Usually we only read the part in the “notebook” area but today I am going to ask you to start paying attention to the very first lines. It says:

“In your English class you have been talking about the environment.”

This sentence, usually overlooked, is the key to come up with ideas so we can start planning our writing! Actually imagine you have had a discussion about the topic given in class, think about your classmates, what do you think their opinion would have been?

Here’s my example about ideas that may have come up in the class:

PROBLEMS CONSEQUENCES POSSIBLE SOLUTIONS
–          Polluted seas

–          Polluted water

–          Cars = Polluted air

–          Trees and vegetation damage

–          Bad air quality

–          Pesticides

–          Ozone layer damage

–          Greenhouse effect

–          Dirty beaches = skin problems

–          Cost: purifying water so it is potable.

–          Less oxygen in the air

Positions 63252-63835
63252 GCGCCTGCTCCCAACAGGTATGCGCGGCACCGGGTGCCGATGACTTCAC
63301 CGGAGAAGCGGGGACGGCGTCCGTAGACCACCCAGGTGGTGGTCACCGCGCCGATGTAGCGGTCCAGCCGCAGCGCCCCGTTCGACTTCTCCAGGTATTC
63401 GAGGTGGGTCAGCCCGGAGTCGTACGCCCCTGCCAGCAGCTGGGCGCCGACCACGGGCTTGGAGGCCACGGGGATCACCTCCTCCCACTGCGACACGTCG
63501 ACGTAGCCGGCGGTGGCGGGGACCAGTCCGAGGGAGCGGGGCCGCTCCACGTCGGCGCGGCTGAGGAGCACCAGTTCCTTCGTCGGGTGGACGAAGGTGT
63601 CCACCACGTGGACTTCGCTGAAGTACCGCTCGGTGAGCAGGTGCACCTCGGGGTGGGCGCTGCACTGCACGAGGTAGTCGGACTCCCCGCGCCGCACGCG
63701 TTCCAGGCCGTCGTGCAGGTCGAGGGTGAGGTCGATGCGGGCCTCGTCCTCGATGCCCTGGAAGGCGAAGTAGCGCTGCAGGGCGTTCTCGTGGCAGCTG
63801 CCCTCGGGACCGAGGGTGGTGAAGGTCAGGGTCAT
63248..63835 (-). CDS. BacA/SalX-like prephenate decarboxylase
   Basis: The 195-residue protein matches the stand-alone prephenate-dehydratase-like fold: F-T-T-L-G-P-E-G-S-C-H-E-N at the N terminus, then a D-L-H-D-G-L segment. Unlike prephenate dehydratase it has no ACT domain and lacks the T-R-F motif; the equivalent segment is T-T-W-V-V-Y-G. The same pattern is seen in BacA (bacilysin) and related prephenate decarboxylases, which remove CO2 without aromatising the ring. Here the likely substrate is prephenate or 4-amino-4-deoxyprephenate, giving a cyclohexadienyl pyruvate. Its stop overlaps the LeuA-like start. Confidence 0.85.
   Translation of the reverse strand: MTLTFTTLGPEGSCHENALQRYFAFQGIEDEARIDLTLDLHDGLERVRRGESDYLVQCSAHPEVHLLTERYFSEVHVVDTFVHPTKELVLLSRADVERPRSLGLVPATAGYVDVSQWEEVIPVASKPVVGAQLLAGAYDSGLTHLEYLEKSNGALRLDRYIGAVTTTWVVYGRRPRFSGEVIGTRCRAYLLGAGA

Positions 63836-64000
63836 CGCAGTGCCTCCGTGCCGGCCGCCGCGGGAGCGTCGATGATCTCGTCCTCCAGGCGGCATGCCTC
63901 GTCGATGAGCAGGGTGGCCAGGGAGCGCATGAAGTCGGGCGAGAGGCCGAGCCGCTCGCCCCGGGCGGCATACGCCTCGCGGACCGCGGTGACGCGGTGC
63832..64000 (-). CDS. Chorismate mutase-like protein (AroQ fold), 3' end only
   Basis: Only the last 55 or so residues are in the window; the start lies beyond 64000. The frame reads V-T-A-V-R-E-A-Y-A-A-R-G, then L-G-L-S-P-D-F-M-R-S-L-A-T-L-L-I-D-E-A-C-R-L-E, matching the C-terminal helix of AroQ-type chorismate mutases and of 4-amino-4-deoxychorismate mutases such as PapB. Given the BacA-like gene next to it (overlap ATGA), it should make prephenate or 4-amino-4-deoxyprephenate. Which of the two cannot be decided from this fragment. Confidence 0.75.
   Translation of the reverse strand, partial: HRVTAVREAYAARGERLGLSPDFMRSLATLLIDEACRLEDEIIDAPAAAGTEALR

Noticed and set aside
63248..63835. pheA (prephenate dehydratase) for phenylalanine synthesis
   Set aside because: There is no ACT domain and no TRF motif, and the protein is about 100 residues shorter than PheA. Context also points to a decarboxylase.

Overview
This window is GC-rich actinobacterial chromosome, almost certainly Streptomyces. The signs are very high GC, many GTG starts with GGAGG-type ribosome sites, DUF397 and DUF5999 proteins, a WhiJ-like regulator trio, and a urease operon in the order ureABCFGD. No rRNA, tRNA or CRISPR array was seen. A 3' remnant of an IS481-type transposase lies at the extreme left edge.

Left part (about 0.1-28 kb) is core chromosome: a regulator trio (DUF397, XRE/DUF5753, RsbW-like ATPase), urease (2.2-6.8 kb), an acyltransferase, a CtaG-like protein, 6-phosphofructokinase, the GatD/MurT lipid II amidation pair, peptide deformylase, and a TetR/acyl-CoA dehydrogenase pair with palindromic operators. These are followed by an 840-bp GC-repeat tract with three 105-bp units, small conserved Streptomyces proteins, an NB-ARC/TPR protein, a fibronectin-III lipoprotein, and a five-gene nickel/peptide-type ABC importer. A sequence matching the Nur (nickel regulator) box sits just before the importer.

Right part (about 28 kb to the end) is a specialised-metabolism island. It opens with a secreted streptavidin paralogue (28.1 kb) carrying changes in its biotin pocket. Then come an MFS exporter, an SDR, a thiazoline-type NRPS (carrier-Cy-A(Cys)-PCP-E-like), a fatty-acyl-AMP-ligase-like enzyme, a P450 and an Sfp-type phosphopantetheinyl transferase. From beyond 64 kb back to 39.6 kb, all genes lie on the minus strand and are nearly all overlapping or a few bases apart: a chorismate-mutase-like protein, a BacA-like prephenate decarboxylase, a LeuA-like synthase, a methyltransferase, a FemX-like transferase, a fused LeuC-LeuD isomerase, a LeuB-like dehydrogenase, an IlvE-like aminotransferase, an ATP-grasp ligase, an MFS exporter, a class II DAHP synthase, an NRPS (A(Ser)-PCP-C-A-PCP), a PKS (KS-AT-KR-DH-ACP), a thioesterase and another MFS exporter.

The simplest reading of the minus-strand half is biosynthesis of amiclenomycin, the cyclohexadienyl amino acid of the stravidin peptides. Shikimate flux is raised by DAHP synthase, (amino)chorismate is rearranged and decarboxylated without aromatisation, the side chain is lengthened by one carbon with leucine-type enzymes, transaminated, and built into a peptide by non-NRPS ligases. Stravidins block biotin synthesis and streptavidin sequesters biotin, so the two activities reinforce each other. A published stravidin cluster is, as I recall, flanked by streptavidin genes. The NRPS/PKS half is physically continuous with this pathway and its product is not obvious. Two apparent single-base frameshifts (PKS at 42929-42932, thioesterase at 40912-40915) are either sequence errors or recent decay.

ß

–          Ashtma and breathing problems (Tokyo) Þ The more patients the higher social security costs

–          Contaminated food / Recent research Þ Possible cause of illnesses such as cancer

–          Harmful sun: Skin problems

–          Higher temperatures, changes in weather (harmful for crops), ice caps melting, raising sea levels

–          Industry residue control

–          Industries residues control

–          Better public transport system so as people won’t use their cars.

–          Exhaust fumes control

–          Promote bio food by helping farmers (grants…)

–          It cannot be undone but we can prevent it from getting worse.